Let the record reflect that when I predicted on Facebook that the News & Record would never cover the recent batshit comments of Mark Walker, the 6th Congressional District GOP nominee, I was wrong: The News & Record published an editorial on the subject today.

Let the record also reflect, however, that that editorial bent over backwards to whitewash Walker’s comments and to shield him from the consequences of what he said in a way that is fundamentally inconsistent with the mission of an honest news outlet.

Walker said at a campaign event in June that the U.S. should launch a war against Mexico to ensure its border security, saying that “we did it before. If we need to do it again, I don’t have a qualm about it.”

First, the editorial tried to pretend that what happened didn’t happen, claiming, on the basis of zero evidence, “It’s reassuring that Republican 6th District congressional candidate Mark Walker does not want the United States to launch a war against Mexico.” The paper apparently, and inexplicably, is willing to accept at face value Walker’s claim that his comment was “tongue in cheek.”

Then, just in case that whitewash didn’t work, the N&R did what the lawyers call arguing in the alternative, saying that it wasn’t necessarily a joke but was merely pandering, a case of Walker saying something he didn’t believe in order to curry favor with, to be kind, low-information voters. Again, in point of fact, there’s no evidence in the record that Walker was saying something he didn’t believe.

Indeed, what little evidence there is inclines a fair-minded person toward thinking that Walker said exactly what he believed.

He also, as the editorial pointed out, has said that President Obama should be impeached and that Obama might declare martial law and sharia law to keep himself in office after the 2016 elections. Once again, the N&R took the position that Walker was saying things he didn’t believe, in the face of zero evidence that that was in fact the case.

The paper said that the controversy arose after video of Walker’s comments was posted to a “left-wing website,” as if the remarks weren’t controversial, and newsworthy, in and of themselves. (Indeed, where was the N&R when the remarks originally were uttered?)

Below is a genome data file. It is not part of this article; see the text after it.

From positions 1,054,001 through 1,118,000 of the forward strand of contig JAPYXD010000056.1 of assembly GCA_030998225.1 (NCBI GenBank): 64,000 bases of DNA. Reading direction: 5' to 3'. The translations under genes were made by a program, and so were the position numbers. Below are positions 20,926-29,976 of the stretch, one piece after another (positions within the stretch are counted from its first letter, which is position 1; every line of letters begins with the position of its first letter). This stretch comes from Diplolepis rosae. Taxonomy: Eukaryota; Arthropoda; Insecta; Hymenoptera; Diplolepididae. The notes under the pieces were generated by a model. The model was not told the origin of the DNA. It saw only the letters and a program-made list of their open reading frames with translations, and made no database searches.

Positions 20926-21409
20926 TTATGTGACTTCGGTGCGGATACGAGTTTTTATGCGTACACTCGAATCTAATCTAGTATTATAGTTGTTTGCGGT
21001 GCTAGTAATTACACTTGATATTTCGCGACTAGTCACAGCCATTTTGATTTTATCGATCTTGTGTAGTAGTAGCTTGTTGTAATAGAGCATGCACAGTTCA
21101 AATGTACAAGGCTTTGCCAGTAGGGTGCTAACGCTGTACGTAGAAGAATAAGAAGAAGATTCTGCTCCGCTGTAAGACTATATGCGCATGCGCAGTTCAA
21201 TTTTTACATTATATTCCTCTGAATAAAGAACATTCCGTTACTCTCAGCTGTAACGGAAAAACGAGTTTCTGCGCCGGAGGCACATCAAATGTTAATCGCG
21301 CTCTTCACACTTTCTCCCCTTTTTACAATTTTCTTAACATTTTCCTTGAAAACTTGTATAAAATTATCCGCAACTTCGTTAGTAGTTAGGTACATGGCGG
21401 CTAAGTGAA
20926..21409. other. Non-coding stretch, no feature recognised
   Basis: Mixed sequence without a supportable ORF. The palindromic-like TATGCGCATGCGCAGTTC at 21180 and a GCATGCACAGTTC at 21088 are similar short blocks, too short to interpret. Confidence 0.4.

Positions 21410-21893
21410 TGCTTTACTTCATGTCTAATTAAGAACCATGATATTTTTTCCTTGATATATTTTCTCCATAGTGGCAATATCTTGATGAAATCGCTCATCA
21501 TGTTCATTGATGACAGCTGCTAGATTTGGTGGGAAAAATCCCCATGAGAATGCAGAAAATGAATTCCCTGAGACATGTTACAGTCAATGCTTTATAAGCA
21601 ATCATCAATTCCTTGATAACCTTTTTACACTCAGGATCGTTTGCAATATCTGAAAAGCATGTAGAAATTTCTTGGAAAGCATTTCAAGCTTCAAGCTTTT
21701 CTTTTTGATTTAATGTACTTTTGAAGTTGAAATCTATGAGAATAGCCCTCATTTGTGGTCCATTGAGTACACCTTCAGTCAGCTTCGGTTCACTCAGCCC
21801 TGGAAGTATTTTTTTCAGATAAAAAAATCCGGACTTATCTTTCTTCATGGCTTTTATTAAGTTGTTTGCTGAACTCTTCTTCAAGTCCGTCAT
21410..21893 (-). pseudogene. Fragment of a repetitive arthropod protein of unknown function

And it noted that Walker’s Democratic opponent, Laura Fjeld, has called Walker “crazy” but, again, in the face of exactly zero evidence, concluded that that can’t be true.

The kindest thing that can be said about the N&R’s approach to this issue is that it is allowing the GOP to benefit from the soft bigotry of low expectations. What’s closer to the truth, I think, is that the N&R knows good and goddamn well that Walker is crazy but has decided to ignore the fact out of fears of being labeled “liberal.”

Well, welcome to the real world, guys: Republicans are going to call you liberal no matter what you say, so  you might as well speak the truth. And the likeliest truth in this case is that Walker meant every damn word he said.

Does Walker really think, after what happened to George Allen in the Virginia senate race a few years back, that his remarks won’t be videotaped and distributed? And does he really think he can just call something “tongue-in-cheek” and not be held further responsible for it?

No, the likelier explanation is that Walker meant every word he said, and the only sane conclusion that can be drawn from that fact is that the nominee of one of the two major parties for the 6th District seat in the U.S. House is crazier than a bag of bugs. If the N&R won’t say it, I damned well will and dare Walker to prove otherwise. The News & Record was wrong and Laura Fjeld was right.

And what the News & Record appears utterly ignorant of is that not just Walker but also dozens, if not hundreds, of GOP candidates for office, from president down to county commissioner and city council, have uttered stuff just as batshit insane as what Walker said, and in many cases worse. The News & Record seems oblivious to the fact that one of our two major parties has succumbed to a virus of unadulterated batshit insanity and appears unwilling to hold the party as a whole or its individual candidates accountable for their feverish words.

I shouldn’t have to tell a building full of writers this, but words have meaning. The default response to a political candidate’s comments ought to be to assume that he/she means exactly what he/she said. If a candidate can’t speak extemporaneously (or, worse, from prepared notes) without later having to repeatedly claim that he/she was “speaking tongue-in-cheek,” then that candidate isn’t fit for elected office at any level.

And if the News & Record had the balls God gave a billy goat, it would say so.